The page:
What I’m getting at is, here’s this little motel, on this busy strip, right? It’s an old story: The little guy fights the big guy. Contemporary American roadside advertising is pretty cutthroat. Bigger is better, and louder/uglier is best. Bad, unreadable fonts. Everywhere. Best Western is down the way. WalMart is another mile after that. The fucked predictability of the fast food strip roster lines the road with their all-too-recognizable corporate Identities.

The way this little motel is gonna attract people is with their sign, right? It should have some style, some heritage, some sass. This isn’t a big box motel constrained by a nationwide style guide. This is a chance to have some swagger, some honor. So, take the “new” sign, and visualize it amongst everything else. Sure, the thing will be bright and big, but, it just has no…uh…”craft.” The new sign design felt like a five minute Corel Draw tutorial example, and quite frankly, the “designer” responsible for it should be just sorta, uh, “ashamed of themselves” for creating such a lackluster new start for these folks. I just don’t get it.

Have some respect for the craft, for the heritage, for the optimism of a wild night in a little hotel in Sedalia, Missouri, and, most importantly, you owe it to these people to design them something amazing for the price you are asking.

But that won’t happen. That didn’t happen.

I’m still mad, and just feel really let down. Quite honestly, the old sign shouldn’t have been taken down. It was beautiful and big and built like a tank and, yes, granted, it was antiquated and weathered but, it felt like a little motel should feel, “Quaint, comfy, optimistic and real.” It just needed a tune-up and some love.

But then again, this is America. The old America of crafting those beautiful towers is gone. The old America of creating and maintaining a relationship with the local signmaker is gone. The old America of “caring” seems to be gone, too.

Now it’s all about, “Good enough for who it’s for…” and “Cheaper the better…” and “Out with the old…In with the new…”

And what garbage it all is. As I drove around Sedalia, I took time out to check out the rest of the “new” signage around town. One sign after another, complete hunks of shit, and, all painfully alike. I’m not pointing any fingers, but, you know who you are, and, I hope you feel good about yerself making America’s roadside culture more and more heartless with each hunk of shit “contemporary” sign.


- - - -

Thankful for so much in my life, career and regional blessings, I hit the road out of Sedalia and hightailed it to Kansas City.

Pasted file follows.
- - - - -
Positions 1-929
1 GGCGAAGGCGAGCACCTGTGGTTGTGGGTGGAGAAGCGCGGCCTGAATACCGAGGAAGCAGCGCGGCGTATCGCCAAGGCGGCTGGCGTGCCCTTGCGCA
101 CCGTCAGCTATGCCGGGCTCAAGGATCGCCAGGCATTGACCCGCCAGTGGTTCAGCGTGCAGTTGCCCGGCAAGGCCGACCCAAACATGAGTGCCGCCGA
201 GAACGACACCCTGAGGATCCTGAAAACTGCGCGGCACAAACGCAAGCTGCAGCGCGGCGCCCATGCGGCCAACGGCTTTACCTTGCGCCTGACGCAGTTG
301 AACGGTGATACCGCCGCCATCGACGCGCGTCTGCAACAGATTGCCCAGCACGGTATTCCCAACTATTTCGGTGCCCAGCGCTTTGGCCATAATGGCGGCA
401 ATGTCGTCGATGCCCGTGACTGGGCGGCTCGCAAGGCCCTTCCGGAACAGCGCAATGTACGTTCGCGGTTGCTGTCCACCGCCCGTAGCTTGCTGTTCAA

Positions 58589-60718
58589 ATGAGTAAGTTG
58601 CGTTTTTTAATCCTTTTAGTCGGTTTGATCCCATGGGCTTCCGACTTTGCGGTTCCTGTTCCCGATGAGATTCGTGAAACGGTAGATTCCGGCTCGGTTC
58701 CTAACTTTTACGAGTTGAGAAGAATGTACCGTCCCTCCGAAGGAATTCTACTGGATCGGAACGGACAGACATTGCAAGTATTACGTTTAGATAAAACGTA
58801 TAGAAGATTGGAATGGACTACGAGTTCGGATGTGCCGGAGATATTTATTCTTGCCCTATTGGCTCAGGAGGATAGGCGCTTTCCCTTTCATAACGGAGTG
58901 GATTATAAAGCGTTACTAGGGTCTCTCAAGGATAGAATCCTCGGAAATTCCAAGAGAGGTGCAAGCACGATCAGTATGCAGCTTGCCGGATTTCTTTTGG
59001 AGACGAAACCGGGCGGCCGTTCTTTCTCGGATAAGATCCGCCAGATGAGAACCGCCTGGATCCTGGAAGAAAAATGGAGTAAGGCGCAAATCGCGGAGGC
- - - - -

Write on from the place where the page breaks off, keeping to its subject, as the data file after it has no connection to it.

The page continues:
389. “Some DDC pinsetting, via Coudal Partners.”
390. “Sunset on Highway 50, Westbound.”

I blasted right downtown and met up with Matt Stiffler who had the honorable Jerry Allan from MCAD down to speak to the local Kansas City AIGA chapter. We caught up, exchanged updates and discussed some of Jerry’s latest projects, which, as always, were absolutely amazing and mind blowing and hopeful. Felt good to hear him out. One of my favorite professors from my brief time at MCAD.

391. “Kansas City friends.”

They were just wrapping up dinner, so we said our farewells and Matt, Gary and I headed back to his loft downtown. We shot the shit and caught up on a wide range of topics. All good stuff. Matt’s got a great gig in Kansas City handling the graphic design for a local, progressive architecture firm. Bravo. Keep up the good work, man.

Gary and I passed out on the couch soon after, enjoying the cool Kansas City night.

There Are 3 Comments

Man, what an amazing post. You know I’m with you 1,000% on the sign rant. I still can’t believe you got that goddamn sign…who sold it on eBay, the cold new owners or the “sign experts” over at CorelDraw Desktop Kreation’s Vinyl Lettering Showcase?

and Jerry Allan: King Among Men. A big inspiration.

As a consolation to fans of classic, pre-computer, monumental signs, I offer this link, a work-in-progress: Signcraft, a few of my favorite large signs in the great roadside tradition.

Posted by: PJ Chmiel on 04/22/07 at 10:47 AM

I grew up in Sedalia and remember that sign well. It was a beauty back in the day. My mom worked at the Sandman Motel (which, I think, is now a part of the nasty Budget Host chain) down the strip from Sunset when I was a kid. Their sign was even better - a neon dozing crescent moon in a night cap.

Posted by: Robin on 04/22/07 at 9:37 PM

Keep it old school. right on the money - very inspiring.

Posted by: T-Bop on 04/23/07 at 10:42 AM